The city’s committee-of-the-whole has recommended that council approve the plan to increase the residential property tax mill rate to $6.162 per $1,000 of assessed value.
Because assessed values have decreased by about 4.7 per cent on average, the mill rate was increased by about 4.4 per cent to maintain the same level of revenue: $3,547,121 in total taxation to all property classes.
Mayor Greg Granstrom summarized the recommendation as “the status quo.”
“I’m very concerned about our future needs,” Coun. Kathy Moore said, adding that this and future councils shouldn’t “shirk our responsibility of planning and paying for these infrastructure needs.”
To that end, Moore recommended raising taxes by 1.5 per cent, “just to get a very small increase to the tax payers, so it wouldn’t be very painful, but it would start the process of being able to put a little more aside.”
Coun. Hanne Smith recommended an information campaign to inform the public clearly about the implications of the various projects the city needs.
“We’re going to need to bring taxes up over time.”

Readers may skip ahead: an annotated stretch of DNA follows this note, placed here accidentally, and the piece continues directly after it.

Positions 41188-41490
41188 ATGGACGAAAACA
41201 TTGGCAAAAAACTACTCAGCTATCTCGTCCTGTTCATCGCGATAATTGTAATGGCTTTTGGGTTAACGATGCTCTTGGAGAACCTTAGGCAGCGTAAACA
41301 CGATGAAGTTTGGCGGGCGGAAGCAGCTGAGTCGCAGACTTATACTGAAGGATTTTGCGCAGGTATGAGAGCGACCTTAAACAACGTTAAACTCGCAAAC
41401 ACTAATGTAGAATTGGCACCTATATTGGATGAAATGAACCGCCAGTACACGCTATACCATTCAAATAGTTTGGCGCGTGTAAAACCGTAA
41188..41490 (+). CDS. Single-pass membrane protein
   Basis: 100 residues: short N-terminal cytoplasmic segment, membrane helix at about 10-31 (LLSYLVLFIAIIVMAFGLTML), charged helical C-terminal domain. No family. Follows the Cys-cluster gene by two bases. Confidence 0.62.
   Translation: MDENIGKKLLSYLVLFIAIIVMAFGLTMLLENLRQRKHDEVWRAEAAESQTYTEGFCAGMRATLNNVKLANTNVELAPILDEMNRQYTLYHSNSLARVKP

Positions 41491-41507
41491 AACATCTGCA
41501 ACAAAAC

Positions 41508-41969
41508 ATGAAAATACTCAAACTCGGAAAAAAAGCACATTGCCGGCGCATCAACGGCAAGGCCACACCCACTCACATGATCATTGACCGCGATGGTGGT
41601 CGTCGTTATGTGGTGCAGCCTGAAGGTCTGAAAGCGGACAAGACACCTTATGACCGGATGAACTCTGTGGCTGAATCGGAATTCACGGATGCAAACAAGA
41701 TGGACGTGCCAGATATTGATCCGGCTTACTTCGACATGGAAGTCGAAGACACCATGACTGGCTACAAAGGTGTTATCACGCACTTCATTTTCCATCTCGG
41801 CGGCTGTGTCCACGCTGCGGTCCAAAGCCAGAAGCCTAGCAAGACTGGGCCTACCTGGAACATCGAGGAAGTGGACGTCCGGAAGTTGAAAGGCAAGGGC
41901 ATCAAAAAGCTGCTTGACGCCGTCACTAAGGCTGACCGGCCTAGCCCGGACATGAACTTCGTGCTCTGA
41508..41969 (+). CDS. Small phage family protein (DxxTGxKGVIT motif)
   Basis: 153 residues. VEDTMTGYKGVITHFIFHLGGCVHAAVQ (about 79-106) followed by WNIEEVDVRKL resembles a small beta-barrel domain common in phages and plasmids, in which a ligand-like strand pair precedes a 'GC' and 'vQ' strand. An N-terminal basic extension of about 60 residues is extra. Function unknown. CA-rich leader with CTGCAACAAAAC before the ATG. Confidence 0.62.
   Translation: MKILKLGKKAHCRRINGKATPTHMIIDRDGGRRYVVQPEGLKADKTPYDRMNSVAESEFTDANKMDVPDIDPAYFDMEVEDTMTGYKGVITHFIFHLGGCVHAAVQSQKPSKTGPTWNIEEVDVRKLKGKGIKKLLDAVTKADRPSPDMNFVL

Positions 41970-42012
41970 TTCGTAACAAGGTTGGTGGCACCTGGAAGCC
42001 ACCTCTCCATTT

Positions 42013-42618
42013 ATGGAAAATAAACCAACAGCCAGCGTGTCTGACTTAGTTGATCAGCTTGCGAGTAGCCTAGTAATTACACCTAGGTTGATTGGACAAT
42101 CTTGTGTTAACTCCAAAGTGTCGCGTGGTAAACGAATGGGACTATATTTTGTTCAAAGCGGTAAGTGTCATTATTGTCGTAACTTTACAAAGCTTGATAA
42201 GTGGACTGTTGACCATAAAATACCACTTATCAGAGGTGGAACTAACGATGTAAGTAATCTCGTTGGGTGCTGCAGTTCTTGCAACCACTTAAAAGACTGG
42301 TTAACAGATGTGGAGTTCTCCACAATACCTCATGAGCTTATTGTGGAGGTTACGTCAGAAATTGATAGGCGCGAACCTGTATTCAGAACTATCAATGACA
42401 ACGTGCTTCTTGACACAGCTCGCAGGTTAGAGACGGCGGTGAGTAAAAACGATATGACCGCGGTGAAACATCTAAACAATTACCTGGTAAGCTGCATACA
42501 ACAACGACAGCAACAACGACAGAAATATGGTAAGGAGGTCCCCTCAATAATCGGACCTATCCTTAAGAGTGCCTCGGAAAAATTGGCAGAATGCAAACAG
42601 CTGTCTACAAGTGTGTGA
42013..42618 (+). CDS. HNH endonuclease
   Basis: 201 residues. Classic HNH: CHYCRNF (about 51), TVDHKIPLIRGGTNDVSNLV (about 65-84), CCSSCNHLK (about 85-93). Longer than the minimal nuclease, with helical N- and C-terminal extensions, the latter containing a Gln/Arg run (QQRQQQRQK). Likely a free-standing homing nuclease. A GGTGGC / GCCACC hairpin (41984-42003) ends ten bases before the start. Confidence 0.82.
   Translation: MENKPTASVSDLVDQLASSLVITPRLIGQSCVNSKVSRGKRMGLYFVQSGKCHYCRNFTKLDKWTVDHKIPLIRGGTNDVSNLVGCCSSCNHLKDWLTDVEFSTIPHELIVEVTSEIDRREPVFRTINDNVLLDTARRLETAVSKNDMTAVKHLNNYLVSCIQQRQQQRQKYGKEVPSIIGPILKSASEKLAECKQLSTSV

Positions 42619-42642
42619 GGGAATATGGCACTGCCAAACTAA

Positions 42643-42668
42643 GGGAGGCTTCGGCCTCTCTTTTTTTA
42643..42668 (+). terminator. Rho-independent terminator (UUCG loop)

Coun. Kathy Wallace recognized the need to put aside money for the “considerable” future expenses, but argued “this community is still suffering from a recession. I don’t feel this is the year to begin a massive reserve campaign and raise taxes.”
She added: “I appreciate the amount of effort staff have put into maintaining property taxation at the level of last year.”
Coun. Laurie Charlton observed that the levels won’t be the same as last year: While the total amount of tax revenue might be the same, property assessments haven’t changed equally. Consequently the increased mill rate will result in a higher tax burden on the 1,410 single family homes that supply 68 per cent of property taxes.
“Because of the decrease in assessments on vacant land and the strata properties, to maintain the same total taxes recovered, single family residences will be paying more,” Charlton said.
His observation is correct. Although the average assessment in 2011 is 4.7 per cent lower, the actual change in taxable value of properties varies from a 19.9 per cent decrease in vacant land and an 11.5 per cent decrease in strata properties, to a 0.3 per cent increase in single family homes.
In effect, after the increased mill rate is accounted for, this means that in 2011 the average strata owner will pay $124 less (a 7.6 per cent decrease), the average vacant lot owner will pay $88 less (a 16.4 per cent decrease), and the typical home owner will pay $73 more (a 4.7 per cent increase.)
Rossland’s 325 business properties will also see an increase of about $10 on average (one per cent) while the 26 recreational and non-profit properties will see a $38 increase on average (5.6 per cent).
Staff pointed out that this is a straightforward consequence of the calculations in the face of assessed values.
The motion to recommend the mill rate of 6.162 was passed with Charlton and Moore against.